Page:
Paranoid Personality Disorder
Often misunderstood as malevolent because paranoid personality disorder sufferers are distrustful and suspicious of others. Only four of the following are needed to indicate paranoid personality disorder: individual suspects, with no cause, that others are out to get him; is reluctant to confide in others; is suspicious, without cause, that significant other is being unfaithful; doesn't forgive grudges; has doubts about the loyalty of friends and relations; reads hidden threatening messages into benign statements or situations.


Schizoid Personality Disorder
A person who has a detachment from social relationships and a restricted range of emotional expression in interpersonal situations is considered a schizoid personality. This can be verified by four out of seven symptoms. These symptoms are: a loner, always chooses solitary activities; doesn't want or enjoy any close relationships, including family; has very little interest in having sexual experiences with another person; has no close friends except for immediate family; demonstrates emotional coldness and detachment; takes enjoyment in very few activities; and appears indifferent to what others think of him/her.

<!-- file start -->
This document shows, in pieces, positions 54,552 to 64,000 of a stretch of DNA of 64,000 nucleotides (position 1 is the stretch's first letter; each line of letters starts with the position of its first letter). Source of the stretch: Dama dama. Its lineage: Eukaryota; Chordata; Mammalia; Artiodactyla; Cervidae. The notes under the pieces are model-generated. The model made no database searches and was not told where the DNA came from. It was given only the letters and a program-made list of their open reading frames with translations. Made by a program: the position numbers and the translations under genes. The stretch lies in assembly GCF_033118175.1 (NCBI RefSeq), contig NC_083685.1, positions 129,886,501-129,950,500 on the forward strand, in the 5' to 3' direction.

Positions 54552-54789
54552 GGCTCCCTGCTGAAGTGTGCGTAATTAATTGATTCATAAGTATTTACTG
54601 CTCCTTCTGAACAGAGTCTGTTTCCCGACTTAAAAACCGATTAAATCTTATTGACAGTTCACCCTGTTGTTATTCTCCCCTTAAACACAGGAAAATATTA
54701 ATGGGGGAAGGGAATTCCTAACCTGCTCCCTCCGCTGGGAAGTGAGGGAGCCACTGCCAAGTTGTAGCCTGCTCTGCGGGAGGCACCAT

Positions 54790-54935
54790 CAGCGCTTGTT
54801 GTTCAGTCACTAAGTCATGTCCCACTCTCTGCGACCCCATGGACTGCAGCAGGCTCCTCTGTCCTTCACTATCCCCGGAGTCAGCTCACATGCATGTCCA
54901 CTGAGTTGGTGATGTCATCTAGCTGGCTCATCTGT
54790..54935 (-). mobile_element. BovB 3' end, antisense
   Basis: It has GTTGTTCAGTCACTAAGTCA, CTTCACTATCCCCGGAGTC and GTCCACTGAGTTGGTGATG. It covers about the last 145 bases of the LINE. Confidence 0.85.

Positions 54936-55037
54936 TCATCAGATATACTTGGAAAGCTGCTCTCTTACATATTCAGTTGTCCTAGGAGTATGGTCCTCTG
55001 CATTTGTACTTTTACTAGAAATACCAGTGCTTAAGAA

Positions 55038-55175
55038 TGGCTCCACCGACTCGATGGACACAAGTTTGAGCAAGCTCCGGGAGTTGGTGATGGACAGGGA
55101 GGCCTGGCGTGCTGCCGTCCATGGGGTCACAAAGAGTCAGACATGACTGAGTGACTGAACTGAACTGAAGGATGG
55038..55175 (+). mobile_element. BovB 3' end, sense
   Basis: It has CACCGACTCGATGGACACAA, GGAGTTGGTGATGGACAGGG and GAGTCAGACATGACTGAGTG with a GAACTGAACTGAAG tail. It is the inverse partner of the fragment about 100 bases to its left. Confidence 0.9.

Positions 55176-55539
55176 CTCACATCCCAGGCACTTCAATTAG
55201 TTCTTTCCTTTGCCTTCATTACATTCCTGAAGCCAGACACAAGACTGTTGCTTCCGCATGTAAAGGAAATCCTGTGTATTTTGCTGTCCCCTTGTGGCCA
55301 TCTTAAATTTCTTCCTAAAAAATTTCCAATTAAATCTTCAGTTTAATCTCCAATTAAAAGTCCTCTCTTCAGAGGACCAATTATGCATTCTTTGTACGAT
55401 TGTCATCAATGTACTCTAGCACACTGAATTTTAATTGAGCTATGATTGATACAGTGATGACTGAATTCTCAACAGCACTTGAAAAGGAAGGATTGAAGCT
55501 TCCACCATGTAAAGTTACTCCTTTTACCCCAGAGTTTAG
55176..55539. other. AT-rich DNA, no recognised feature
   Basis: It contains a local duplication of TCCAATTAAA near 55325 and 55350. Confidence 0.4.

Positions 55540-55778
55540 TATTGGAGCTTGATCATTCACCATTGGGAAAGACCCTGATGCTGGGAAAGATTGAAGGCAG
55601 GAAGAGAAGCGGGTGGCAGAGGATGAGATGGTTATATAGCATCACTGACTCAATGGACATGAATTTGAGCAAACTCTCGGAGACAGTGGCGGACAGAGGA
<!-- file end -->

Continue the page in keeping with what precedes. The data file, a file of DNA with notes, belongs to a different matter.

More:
Schizotypal Personality Disorder
Schizotypal personality disorder is characterized by discomfort with and a reduced capacity for close relationships, cognitive or perceptual distortions, and eccentricities of behavior. There are nine symptoms, but only five are needed to confirm that someone is schizotypal. These symptoms are: the person has ideas of reference, has odd beliefs or thinking that doesn't agree with subcultural norms (e.g. belief in clairvoyance), odd speech patterns, strange perceptual experiences, a lack of close friends other than immediate family, extreme social anxiety, strange behavior or appearance, suspicious or paranoid ideas, and inappropriate or constricted affect.





Article 1999 John Garvey
HTML 1999 Katrina Spoor